Anything in Houston that has a second coat of paint gets a historical plaque. We need an Old Town district to attract drunken tourists who throw up on our sidewalks, get in bar fights and leave lots of money which they can’t account for. Again, stealing from the best, we need a French Quarter. I understand an unused one is currently available.

Incidentally, if you are worrying about just who will implement and oversee all these projects, we shall do as our city government has always done and create a Blue Ribbon Committee which, with the help from lots of highly paid consultants, will meet, hold public hearings and issue a report that will be read and followed by all as a blueprint for the future.

The Allen brothers and other founding fathers should have thought of these civic improvements when they first staked out this city more than a century and a half ago, but they didn’t have that vision thing. So now it’s up to us to lock the grid and throw away the key.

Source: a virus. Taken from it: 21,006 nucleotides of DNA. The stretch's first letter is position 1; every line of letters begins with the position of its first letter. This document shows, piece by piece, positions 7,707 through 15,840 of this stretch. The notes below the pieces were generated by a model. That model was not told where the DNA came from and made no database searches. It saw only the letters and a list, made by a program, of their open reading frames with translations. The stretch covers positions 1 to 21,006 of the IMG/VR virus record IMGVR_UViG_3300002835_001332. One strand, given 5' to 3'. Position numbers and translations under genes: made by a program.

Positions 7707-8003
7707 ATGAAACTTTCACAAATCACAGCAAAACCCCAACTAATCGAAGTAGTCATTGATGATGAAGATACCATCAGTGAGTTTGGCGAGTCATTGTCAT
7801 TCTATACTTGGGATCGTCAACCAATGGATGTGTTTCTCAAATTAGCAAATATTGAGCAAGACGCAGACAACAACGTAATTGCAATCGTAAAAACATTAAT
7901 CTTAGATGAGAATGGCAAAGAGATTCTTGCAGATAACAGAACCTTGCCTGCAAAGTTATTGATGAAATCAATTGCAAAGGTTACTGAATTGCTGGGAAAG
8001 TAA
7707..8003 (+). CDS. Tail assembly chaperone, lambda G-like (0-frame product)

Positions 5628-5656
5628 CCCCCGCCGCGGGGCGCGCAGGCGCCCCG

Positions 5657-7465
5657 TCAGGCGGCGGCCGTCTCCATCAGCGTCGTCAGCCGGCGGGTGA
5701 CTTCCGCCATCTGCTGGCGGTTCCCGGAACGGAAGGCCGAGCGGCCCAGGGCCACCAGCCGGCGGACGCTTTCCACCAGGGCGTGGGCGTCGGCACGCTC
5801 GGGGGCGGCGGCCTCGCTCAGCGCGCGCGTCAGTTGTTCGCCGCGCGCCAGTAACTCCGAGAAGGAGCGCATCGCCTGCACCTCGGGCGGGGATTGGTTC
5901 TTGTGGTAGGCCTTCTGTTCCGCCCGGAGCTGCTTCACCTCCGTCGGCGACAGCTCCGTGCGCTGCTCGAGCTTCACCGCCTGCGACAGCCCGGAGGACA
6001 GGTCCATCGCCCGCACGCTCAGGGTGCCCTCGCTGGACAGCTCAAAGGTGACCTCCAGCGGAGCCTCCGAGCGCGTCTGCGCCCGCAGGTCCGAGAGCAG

For Houston to be the city of the future, we must have low taxes and high services, honest officeholders like Tom DeLay, and a slick, efficient hurricane evacuation plan which we shall call Operation Rita. True, we already have a fine city with much going on, great people, arts, restaurants and trees. We simply need to tweak the system for the future.

Finally, you are asking, “How do we pay for all of this?” Once again we steal from the best — in this case the federal government. We pass the costs on to our children and their children. They’ll appreciate our foresightedness.